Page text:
A Staff Report from the Straight Dope Science Advisory Board

What's the difference between hail, sleet, and freezing rain?

August 6, 1999

Dear Straight Dope:

What is the difference between hail, sleet, and freezing rain?

Let's start with what they have in common: they all suck when you have a picnic planned. But so do muggy heat and mosquitos, so my solution is to live in New Mexico.

We do get hail in the southwest though, and there's not much more fun than a good, sudden downpour of pinto bean size hail. I admit to some secret jealousy at never having experienced the baseball-size stuff. Tornadoes, too--I wanna see one of those.

I spoke to a weather guy who lives on my block (he can't ever find a date ... what's wrong with women that they don't appreciate a guy who knows his cumulonimbus?) and looked at this website: http://k12science.stevens-tech.edu/sciencelink/workshops/instrumentpics.html .  This is what I found out:

Freezing rain is supercooled rain that freezes when it hits cold surfaces. It is found on the cold side of a warm front, where the surface temperatures are at or just below freezing. Freezing rain can result in ice storms. We see these on the Weather Channel happening in other, less fortunate parts of the country. Freezing rain actually starts out as falling snow that hits a layer of warm air on the way down that causes it to melt and become rain. Then it passes through a thin layer of cold air that supercools it. When the drops strike frozen surfaces they freeze, forming a thin layer of ice.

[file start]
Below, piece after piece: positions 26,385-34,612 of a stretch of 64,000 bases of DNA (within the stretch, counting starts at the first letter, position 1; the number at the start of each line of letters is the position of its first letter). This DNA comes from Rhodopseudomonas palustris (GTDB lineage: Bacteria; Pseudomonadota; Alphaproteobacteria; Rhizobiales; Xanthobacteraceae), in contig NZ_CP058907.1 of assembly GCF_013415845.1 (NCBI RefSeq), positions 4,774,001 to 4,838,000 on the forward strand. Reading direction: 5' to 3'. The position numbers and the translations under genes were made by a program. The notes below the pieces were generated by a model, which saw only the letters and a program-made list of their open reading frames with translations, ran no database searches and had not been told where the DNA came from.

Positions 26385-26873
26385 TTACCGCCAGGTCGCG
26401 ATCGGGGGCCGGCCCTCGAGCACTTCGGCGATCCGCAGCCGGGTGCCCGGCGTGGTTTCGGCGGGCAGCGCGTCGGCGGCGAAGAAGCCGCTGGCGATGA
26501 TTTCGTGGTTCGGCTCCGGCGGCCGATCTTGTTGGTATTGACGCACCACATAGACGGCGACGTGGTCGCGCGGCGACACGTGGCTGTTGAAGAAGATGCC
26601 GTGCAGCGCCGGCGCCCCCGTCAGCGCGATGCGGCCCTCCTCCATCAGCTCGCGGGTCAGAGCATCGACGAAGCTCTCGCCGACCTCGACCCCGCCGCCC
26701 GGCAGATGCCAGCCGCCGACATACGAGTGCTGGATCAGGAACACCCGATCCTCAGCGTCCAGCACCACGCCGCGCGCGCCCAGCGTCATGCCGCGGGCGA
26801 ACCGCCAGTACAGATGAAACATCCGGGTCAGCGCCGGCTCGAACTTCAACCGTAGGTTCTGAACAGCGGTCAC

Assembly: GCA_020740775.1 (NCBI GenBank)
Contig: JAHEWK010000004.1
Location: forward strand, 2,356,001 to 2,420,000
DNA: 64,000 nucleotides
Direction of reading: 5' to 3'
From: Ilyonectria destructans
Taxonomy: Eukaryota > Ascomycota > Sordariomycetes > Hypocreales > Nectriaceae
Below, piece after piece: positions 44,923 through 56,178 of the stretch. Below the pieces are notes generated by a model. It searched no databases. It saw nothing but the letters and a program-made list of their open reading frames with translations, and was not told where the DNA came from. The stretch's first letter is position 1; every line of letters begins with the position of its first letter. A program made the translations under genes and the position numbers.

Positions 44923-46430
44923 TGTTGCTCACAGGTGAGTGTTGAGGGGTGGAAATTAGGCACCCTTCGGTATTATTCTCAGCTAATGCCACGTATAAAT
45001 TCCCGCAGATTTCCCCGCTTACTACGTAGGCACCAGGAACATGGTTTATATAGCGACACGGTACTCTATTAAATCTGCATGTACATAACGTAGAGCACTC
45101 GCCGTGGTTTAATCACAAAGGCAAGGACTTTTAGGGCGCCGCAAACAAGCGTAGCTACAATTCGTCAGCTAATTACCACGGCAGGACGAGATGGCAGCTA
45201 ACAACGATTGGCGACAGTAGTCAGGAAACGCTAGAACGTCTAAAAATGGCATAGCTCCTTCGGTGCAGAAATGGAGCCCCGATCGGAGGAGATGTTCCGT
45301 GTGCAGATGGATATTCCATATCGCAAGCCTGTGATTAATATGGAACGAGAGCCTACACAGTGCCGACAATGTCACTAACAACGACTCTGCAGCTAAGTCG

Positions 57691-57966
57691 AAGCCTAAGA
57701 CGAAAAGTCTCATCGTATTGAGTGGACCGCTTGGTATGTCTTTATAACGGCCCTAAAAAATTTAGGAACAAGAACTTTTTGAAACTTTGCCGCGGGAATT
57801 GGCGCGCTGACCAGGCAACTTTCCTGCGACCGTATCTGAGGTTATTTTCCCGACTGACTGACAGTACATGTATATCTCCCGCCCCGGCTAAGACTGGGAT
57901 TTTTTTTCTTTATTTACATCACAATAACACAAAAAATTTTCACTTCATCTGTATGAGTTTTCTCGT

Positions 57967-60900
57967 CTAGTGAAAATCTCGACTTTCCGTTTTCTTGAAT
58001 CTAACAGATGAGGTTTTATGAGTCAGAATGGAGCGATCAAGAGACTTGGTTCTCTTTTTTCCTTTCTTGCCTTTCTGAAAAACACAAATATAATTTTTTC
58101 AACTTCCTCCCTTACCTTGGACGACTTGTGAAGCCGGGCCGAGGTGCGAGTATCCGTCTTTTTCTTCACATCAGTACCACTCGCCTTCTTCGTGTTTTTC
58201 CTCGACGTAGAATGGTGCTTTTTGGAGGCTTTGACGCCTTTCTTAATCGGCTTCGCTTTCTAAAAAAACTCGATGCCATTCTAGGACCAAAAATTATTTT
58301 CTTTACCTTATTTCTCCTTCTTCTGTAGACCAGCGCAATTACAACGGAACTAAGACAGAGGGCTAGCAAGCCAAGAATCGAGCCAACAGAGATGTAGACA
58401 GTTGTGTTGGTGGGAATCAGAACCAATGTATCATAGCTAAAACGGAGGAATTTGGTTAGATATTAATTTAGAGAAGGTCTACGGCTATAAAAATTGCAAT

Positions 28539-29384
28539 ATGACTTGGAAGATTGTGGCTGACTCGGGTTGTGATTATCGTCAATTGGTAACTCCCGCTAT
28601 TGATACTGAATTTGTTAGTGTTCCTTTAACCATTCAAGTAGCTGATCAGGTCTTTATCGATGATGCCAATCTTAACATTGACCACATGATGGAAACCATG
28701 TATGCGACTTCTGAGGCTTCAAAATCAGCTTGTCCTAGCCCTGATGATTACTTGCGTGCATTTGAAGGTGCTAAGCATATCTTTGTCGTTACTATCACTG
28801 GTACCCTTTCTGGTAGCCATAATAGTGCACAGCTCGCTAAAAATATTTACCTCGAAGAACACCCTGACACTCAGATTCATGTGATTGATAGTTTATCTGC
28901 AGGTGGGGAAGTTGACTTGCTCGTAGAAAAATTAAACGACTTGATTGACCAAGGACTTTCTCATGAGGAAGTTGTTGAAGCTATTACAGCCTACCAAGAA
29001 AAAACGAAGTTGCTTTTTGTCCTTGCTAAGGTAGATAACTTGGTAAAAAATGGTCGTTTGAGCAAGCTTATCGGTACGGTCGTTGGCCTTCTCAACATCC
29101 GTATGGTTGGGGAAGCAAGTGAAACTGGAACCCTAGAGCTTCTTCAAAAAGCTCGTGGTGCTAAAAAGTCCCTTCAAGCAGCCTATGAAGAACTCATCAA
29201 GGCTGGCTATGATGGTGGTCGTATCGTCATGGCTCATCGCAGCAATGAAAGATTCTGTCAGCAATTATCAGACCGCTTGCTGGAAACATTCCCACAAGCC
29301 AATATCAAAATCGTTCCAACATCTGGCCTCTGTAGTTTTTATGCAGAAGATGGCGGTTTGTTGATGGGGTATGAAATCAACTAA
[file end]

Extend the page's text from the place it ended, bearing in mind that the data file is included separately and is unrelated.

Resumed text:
Less common and more visible than freezing rain is sleet, which is frozen raindrops that bounce upon impact with a hard surface. Sleet happens on the coldest side (typically north) of a warm front, farther away from where freezing rain occurs. Sleet develops under very specialized atmospheric conditions, so is apparently difficult to forecast.

Hail is produced during intense thunderstorms. Water freezes onto snowflakes in the middle part of the cloud where there is an updraft, forming them into ice pellets. These pellets grow as more and more droplets are accumulated. Sometimes they reach the bottom of the cloud and are carried by the updraft back up to the top. When this happens, they pass through again and add another layer of ice. The stronger the updraft, the more times the hail stone repeats the cycle and the larger it grows before it falls to the ground as ice. I saw a lot full of new cars in Oklahoma once that were completely covered with dents and dimples from hail damage. Cool.

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